‘Oh, how cool. My parents are getting net-savvy!’ This stage lasts for 30 seconds.
‘Aaaarghh!! They can see everything – my photos, my friends, my profile pictures, what my friends have said about my pictures, my wall!’
Deep breathing. ‘It’s okay. I won’t accept the request.’
Later that evening: ‘Beta you didn’t accept my friend request? I sent it to you this morning, will you please accept, abhi?’
For the first time in your life, you take an in-depth look at Facebook’s privacy settings. You realize that it’s very, very inscrutable. Two days later, your girlfriend posts the pictures of you and her at the party you went for last week.
Mom posts a comment on the picture/your wall, asking if this is how she behaves in public. Your friends shriek with laughter and you hide under the bed for a week. When you come out, you find your girlfriend has dumped you and will never face you, your parents, or any other friends in that party again.
You spend three days scanning every photo you put up, comment you made, note you posted, and quiz you took, deleting, deleting, deleting.
Mom discovers quizzes! The world finds out that she has a 98 per cent dirty mind; she is Surma Bhopali from Sholay; sings ‘Who let the dogs out’ in the bathroom; and her stripper name is Hot Chocolate.
You don’t log in for a month.
You finally log in again, and find that her entire friend circle – including your aunts and your dad – has joined the social networking site. They have been, via your cousins, going through your profile with a fine toothcomb. There are 17 friend requests pending.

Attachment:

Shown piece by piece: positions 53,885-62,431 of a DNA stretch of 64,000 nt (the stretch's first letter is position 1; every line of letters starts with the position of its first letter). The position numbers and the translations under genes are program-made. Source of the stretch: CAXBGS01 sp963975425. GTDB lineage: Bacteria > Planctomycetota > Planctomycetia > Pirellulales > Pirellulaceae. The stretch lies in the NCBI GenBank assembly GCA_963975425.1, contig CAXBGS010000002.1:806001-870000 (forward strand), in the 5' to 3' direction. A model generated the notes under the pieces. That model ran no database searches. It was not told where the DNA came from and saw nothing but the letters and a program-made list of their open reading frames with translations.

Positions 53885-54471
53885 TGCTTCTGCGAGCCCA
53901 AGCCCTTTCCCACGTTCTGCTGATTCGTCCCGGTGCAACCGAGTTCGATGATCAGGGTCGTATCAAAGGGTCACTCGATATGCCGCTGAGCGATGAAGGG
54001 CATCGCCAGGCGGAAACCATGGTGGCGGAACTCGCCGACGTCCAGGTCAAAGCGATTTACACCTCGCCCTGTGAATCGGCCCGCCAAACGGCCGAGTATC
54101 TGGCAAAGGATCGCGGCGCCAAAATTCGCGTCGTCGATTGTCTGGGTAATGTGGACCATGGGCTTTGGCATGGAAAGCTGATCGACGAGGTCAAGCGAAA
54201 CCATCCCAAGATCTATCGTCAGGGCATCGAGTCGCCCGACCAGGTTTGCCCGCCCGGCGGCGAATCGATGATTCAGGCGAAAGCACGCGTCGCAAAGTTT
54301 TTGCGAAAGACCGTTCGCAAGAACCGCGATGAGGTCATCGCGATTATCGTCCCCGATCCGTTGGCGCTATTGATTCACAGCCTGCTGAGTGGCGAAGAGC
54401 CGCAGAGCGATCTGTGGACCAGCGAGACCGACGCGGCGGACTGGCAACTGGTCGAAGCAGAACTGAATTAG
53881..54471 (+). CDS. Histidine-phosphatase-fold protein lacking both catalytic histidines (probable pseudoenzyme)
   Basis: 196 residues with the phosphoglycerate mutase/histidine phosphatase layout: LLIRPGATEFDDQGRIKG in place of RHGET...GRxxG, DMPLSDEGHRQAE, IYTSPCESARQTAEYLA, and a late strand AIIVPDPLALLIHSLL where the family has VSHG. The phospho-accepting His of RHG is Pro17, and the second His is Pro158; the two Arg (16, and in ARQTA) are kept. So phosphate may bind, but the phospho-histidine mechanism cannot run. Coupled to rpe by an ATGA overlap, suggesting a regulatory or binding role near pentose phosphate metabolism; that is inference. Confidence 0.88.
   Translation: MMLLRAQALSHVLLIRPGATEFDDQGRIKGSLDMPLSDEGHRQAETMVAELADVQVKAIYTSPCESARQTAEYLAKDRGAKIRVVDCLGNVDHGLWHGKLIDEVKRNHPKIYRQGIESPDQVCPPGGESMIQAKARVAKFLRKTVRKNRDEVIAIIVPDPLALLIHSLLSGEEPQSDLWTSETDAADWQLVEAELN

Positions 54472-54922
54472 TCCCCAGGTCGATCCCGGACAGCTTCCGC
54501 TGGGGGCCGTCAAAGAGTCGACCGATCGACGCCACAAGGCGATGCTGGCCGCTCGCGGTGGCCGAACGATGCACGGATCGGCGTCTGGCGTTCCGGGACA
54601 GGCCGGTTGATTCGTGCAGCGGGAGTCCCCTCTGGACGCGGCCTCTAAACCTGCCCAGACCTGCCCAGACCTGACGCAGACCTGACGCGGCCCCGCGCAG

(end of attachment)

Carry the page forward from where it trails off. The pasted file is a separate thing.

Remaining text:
Dad becomes a fan of Megan Fox. It’s followed by intensely aggressive reaction from mom. Aunts support her. Friends start taking screenshots of the discussion and forwarding it around among each other. You throw your computer out of the window.
On the serious side Should parents be on Facebook? The immediate reaction is negative, because we’ve got used to a certain level of privacy and freedom out here, and we’d rather not have someone looking over our shoulder disapprovingly.
But are you doing something that you’d be ashamed to share with your parents? If yes, why are you doing it at all? It may take some getting used to, but in the long run, it can be an opportunity to bond with your parents in a way that you had never thought of before.
Remember, they did figure it out on their own – doesn’t that deserve some respect? And won’t it be a lot more fun if you can help them through this, without embarrassing them or you? And once you know they’re around, thinking – even for 5 seconds – before posting is not such a bad habit. It can save you from making the blooper of a lifetime.